Canadian Forest Service Publications
Comparative effects of pH and Vision® herbicide on two life stages of four anuran amphibian species. 2004. Edginton, A.N.; Sheridan, P.M.; Stephenson, G.R.; Thompson, D.G.; Boermans, H.J. Environmental Toxicology and Chemistry 23: 815-822.
Issued by: Great Lakes Forestry Centre
Catalog ID: 24687
Availability: PDF (request by e-mail)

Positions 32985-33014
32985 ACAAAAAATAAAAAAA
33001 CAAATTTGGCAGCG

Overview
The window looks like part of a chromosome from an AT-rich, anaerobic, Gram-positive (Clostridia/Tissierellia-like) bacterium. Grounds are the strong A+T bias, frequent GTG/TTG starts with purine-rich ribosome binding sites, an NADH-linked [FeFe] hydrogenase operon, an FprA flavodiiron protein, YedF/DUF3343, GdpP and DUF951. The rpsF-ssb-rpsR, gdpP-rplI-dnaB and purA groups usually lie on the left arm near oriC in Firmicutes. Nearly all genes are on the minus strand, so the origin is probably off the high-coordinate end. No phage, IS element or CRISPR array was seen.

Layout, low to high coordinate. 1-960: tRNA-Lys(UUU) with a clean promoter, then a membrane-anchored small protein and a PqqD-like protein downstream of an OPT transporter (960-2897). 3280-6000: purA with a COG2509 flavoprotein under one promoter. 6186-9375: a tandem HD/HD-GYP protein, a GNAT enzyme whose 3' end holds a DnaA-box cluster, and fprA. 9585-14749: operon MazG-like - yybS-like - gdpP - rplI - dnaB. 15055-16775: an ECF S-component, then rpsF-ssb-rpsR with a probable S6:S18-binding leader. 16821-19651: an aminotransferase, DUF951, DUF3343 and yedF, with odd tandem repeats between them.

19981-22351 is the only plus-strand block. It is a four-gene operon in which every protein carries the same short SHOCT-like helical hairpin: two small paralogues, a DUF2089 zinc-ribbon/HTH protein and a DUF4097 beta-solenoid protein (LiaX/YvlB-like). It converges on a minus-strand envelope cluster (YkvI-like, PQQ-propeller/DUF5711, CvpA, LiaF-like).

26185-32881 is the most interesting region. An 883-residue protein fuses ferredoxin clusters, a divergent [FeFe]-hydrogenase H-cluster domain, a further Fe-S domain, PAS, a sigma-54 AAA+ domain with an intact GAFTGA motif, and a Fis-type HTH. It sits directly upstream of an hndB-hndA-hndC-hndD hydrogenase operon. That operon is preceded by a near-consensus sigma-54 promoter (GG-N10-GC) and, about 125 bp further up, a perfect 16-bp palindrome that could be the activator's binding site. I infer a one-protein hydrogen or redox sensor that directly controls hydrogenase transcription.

Vision®, a glyphosate-based herbicide containing a 15% (weight:weight) polyethoxylated tallow amine surfactant blend, and the concurrent factor of pH were tested to determine their interactive effects on early life-stage anurans. Ninety-six-hour laboratory static renewal studies, using the embryonic and larval life stages (Gosner 25) of Rana clamitans, R. pipiens, Bufo americanus, and Xenopus laevis, were performed under a central composite rotatable design. Mortality and the prevalence of malformations were modeled using generalized linear models with a profile deviance approach for obtaining confidence intervals. There was a significant (p < 0.05) interaction of pH with Vision concentration in all eight models, such that the toxicity of Vision was amplified by elevated pH. The surfactant is the major toxic component of Vision and is hypothesized, in this study, to be the source of the pH interaction. Larvae of B. americanus and R. clamitans were 1.5 to 3.8 times more sensitive than their corresponding embryos, whereas X. laevis and R. pipiens larvae were 6.8 to 8.9 times more sensitive. At pH values above 7.5, the Vision concentrations expected to kill 50% of the test larvae in 96-h (96-h lethal concentration [LC50]) were predicted to be below the expected environmental concentration (EEC) as calculated by Canadian regulatory authorities. The EEC value represents a worst-case scenario for aerial Vision application and is calculated assuming an application of the maximum label rate (2.1 kg acid equivalents [a.e.]/ha) into a pond 15 cm in depth. The EEC of 1.4 mg a.e./L (4.5 mg/L Vision) was not exceeded by 96-h LC50 values for the embryo test. The larvae of the four species were comparable in sensitivity. Field studies should be completed using the more sensitive larval life stage to test for Vision toxicity at actual environmental concentrations.